By B Izzak
KUWAIT: Cabinet members yesterday collectively submitted their resignations to HH the Prime Minister Sheikh Sabah Al-Khaled Al-Hamad Al-Sabah, an official statement said yesterday. The statement said Sheikh Sabah yesterday received Deputy Prime Minister and Defense Minister Sheikh Hamad Jaber Al-Ali Al-Sabah and all other ministers. Sheikh Hamad then handed the premier the resignations of all the ministers, placing them at his disposal.
If the prime minister accepts the resignations, which is the most likely scenario, he will then submit his resignation and the resignations of the entire Cabinet to HH the Amir Sheikh Nawaf Al-Ahmad Al-Jaber Al-Sabah. It is up to HH the Amir to accept or reject the resignation of the Cabinet. In case he accepts the resignation, he will either ask Sheikh Sabah to form a new Cabinet or could ask another person.
The government has boycotted regular meetings of the National Assembly since last Wednesday, a day after three opposition lawmakers filed to grill the prime minister over a number of allegations, including the government’s support for the re-election of Marzouq Al-Ghanem as speaker despite strong opposition. Ministers have also boycotted meetings of Assembly panels since last Wednesday.
A number of opposition MPs have urged HH the Amir to appoint a new prime minister because Sheikh Sabah allegedly failed to respond to the outcome of last month’s general elections. Opposition MP Mubarak Al-Hajraf yesterday said the government has violated the constitution by boycotting the Assembly meetings without stepping down.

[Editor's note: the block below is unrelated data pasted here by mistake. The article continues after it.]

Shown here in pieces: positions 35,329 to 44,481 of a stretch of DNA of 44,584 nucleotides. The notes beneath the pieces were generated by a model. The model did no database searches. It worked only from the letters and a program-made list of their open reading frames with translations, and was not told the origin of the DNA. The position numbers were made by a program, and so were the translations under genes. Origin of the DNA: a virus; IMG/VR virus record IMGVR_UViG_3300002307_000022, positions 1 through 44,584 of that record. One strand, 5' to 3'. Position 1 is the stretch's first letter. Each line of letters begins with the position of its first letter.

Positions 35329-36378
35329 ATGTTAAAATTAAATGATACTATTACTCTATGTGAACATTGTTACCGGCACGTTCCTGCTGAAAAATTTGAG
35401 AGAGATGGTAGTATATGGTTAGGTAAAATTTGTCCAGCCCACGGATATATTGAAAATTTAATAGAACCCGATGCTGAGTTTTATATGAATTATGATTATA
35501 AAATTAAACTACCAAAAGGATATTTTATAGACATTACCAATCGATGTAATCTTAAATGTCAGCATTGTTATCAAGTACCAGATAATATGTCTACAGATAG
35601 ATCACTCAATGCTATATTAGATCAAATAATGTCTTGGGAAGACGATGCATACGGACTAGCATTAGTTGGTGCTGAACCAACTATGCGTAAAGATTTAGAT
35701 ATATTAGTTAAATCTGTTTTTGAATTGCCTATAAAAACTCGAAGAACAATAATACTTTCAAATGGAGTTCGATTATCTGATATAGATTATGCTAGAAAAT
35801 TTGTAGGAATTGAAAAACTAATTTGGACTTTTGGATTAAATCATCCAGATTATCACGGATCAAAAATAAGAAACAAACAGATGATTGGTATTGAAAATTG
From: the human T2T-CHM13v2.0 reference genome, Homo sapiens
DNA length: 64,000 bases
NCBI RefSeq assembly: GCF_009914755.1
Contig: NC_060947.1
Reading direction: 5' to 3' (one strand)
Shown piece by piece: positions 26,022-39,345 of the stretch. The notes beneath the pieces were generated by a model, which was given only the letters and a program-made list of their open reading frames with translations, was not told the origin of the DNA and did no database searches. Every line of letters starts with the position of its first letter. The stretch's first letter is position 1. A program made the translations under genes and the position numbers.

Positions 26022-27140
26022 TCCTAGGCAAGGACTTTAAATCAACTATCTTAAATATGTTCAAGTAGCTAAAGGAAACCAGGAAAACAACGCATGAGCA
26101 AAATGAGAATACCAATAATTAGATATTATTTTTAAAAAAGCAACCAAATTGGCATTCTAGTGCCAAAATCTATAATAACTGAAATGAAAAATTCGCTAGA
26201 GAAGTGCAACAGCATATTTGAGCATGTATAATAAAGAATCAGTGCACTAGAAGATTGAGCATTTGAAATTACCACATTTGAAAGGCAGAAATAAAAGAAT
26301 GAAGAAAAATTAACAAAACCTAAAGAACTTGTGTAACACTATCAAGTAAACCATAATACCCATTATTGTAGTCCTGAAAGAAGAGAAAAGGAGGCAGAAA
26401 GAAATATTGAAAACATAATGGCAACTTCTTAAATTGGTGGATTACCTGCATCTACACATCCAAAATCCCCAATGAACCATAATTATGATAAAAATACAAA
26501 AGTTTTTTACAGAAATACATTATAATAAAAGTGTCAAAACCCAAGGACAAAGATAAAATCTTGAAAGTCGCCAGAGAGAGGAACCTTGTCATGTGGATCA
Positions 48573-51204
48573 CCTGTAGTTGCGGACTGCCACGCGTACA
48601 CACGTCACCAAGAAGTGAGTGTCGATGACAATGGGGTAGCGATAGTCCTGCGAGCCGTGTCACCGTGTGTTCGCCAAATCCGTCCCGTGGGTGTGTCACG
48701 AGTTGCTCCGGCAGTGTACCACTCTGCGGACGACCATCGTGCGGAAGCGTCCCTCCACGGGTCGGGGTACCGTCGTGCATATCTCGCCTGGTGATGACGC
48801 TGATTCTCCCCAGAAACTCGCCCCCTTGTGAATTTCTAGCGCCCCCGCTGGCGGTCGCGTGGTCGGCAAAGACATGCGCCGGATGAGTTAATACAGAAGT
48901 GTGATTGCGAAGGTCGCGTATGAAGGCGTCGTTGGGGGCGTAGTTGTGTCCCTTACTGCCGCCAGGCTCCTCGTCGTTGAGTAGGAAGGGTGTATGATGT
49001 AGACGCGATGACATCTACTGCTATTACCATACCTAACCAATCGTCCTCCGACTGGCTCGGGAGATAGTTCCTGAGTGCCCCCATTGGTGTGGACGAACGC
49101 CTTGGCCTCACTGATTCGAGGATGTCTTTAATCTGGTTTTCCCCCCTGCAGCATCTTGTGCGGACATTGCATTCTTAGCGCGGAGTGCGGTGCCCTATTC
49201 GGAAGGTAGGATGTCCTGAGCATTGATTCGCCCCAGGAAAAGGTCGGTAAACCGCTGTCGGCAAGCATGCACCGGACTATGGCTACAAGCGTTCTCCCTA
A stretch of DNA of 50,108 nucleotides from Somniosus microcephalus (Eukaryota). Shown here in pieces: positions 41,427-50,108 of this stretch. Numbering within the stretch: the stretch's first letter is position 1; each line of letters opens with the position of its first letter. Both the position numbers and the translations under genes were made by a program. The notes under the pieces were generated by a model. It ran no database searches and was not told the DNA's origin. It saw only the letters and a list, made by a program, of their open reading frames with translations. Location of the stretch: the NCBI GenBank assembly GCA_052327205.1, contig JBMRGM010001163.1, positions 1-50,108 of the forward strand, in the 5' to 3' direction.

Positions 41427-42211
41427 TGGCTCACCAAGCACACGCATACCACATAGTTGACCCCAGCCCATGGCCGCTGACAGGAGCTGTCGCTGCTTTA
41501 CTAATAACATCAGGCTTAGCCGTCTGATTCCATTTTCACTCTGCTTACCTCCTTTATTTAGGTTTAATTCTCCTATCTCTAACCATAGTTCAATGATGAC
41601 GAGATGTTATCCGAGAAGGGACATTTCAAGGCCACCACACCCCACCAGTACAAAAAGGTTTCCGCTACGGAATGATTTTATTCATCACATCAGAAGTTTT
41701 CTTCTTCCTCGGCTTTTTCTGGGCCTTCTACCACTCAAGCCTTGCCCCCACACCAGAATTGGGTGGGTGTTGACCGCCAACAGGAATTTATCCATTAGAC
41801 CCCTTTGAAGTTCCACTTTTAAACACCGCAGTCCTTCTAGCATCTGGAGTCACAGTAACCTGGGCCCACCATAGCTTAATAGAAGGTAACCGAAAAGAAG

Meanwhile, MP Osama Al-Shaheen explained yesterday that a draft law he and four other MPs submitted on Monday to impose a 2.5 percent fee on money transfers out of Kuwait “does not target expats or low-income citizens”. The lawmaker said their bill is different from a similar bill filed in the previous Assembly which called for taxing remittances by expats only.
Shaheen said the law is targeting big businesses that make huge profits from contracts with Kuwait, then send their profits to foreign countries, thus depriving the domestic economy from benefitting from such profits. He said the bill exempts all personal transfers or those made for personal needs. Shaheen had expected that the government will collect some KD 100 million annually from such fees.
Separately, MP Farz Al-Mutairi submitted amendments to the election law calling to allow Kuwaiti voters to choose two candidates instead of one currently in Assembly elections. Kuwait is divided into five electoral constituencies and each constituency elects 10 MPs. Under the existing law, voters are allowed to pick only one candidate. The amendment wants to increase the choice to two candidates.
Before a controversial amendment in 2012, Kuwaiti voters were allowed to choose up to four candidates, a system that promoted opposition political groups that dominated the Assembly. The single-vote system drastically weakened the chances of opposition groups, which have for years boycotted the elections.